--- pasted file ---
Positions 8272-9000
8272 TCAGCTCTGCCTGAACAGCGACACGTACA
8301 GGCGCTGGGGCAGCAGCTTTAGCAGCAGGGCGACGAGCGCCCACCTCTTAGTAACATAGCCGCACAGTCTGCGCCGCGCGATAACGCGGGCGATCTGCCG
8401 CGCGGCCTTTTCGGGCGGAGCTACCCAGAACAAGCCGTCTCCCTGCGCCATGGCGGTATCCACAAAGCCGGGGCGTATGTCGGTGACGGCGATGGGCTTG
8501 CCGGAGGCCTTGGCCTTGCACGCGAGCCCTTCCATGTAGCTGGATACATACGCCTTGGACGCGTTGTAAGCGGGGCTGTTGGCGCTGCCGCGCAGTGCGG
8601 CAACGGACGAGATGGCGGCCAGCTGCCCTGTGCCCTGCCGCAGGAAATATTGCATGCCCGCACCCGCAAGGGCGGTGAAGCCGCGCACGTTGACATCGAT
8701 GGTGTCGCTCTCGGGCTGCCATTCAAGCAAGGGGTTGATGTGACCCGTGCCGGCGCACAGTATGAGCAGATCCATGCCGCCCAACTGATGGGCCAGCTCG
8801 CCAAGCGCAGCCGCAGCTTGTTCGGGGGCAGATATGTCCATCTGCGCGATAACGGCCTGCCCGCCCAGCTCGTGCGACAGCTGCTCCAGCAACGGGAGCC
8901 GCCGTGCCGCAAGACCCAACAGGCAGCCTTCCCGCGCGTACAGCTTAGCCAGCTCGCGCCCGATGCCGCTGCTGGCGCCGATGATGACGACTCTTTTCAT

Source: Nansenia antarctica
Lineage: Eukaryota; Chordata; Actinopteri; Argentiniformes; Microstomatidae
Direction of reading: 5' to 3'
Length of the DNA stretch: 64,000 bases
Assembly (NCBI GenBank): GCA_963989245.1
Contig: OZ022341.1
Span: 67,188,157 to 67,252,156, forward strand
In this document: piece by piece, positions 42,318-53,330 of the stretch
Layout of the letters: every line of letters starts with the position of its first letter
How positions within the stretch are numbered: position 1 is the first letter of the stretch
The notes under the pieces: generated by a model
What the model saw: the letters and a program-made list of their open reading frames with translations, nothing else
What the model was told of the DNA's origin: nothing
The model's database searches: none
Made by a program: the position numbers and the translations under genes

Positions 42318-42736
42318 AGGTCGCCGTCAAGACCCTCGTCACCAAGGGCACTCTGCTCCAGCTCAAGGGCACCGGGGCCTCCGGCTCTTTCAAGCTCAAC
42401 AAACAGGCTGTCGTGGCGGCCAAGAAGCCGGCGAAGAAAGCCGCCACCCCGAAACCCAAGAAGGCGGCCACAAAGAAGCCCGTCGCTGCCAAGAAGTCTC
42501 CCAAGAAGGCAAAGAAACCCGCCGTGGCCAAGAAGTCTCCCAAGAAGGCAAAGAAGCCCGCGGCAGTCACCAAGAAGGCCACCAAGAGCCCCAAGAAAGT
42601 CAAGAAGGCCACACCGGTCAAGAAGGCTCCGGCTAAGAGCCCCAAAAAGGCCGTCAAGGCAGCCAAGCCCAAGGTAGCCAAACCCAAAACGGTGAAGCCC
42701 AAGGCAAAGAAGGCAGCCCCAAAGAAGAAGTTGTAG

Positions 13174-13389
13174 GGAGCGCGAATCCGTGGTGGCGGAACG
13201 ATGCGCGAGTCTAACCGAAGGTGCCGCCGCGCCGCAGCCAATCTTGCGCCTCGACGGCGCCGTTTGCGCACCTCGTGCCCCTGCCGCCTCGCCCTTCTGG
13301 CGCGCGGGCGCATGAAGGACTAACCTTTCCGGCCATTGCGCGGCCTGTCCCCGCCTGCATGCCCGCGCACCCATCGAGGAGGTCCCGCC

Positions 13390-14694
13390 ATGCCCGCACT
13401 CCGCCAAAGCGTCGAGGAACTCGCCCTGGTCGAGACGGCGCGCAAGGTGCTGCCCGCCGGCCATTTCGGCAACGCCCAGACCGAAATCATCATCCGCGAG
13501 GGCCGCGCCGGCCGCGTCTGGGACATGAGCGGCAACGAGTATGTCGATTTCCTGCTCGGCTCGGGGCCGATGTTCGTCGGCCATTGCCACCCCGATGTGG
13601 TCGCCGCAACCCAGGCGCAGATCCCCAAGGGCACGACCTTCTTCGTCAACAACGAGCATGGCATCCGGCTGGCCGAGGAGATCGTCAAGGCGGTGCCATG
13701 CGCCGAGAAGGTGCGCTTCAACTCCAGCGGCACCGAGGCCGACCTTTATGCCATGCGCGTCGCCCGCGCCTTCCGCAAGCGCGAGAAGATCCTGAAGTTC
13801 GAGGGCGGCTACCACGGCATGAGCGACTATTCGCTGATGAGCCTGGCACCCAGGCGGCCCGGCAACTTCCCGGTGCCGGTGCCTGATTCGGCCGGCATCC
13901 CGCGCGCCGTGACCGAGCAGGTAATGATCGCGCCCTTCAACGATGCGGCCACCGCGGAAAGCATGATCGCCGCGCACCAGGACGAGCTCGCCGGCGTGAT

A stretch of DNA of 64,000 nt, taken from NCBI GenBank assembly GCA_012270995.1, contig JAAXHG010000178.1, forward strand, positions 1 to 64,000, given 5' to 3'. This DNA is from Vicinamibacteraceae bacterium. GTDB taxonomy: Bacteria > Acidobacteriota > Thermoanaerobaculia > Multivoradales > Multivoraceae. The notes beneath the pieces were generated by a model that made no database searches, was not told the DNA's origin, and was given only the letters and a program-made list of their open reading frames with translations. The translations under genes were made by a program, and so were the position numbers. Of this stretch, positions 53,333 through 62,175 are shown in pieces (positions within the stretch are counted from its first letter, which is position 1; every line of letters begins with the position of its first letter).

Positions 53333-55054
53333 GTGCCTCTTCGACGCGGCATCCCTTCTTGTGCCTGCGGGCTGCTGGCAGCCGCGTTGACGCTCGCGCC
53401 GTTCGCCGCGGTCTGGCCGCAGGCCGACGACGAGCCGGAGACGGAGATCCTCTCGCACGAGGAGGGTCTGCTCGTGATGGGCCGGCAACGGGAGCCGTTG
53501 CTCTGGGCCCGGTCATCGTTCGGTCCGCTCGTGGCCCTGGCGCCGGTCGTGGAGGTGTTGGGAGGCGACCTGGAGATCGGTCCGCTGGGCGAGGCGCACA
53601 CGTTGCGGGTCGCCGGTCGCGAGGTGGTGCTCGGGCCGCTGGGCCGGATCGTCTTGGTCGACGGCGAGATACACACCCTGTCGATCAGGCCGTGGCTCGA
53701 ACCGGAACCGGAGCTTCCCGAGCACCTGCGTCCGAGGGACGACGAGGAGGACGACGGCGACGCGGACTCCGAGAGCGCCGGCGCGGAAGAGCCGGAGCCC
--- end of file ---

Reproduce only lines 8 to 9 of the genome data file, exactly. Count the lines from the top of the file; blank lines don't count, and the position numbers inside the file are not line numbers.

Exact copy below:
8801 CCAAGCGCAGCCGCAGCTTGTTCGGGGGCAGATATGTCCATCTGCGCGATAACGGCCTGCCCGCCCAGCTCGTGCGACAGCTGCTCCAGCAACGGGAGCC
8901 GCCGTGCCGCAAGACCCAACAGGCAGCCTTCCCGCGCGTACAGCTTAGCCAGCTCGCGCCCGATGCCGCTGCTGGCGCCGATGATGACGACTCTTTTCAT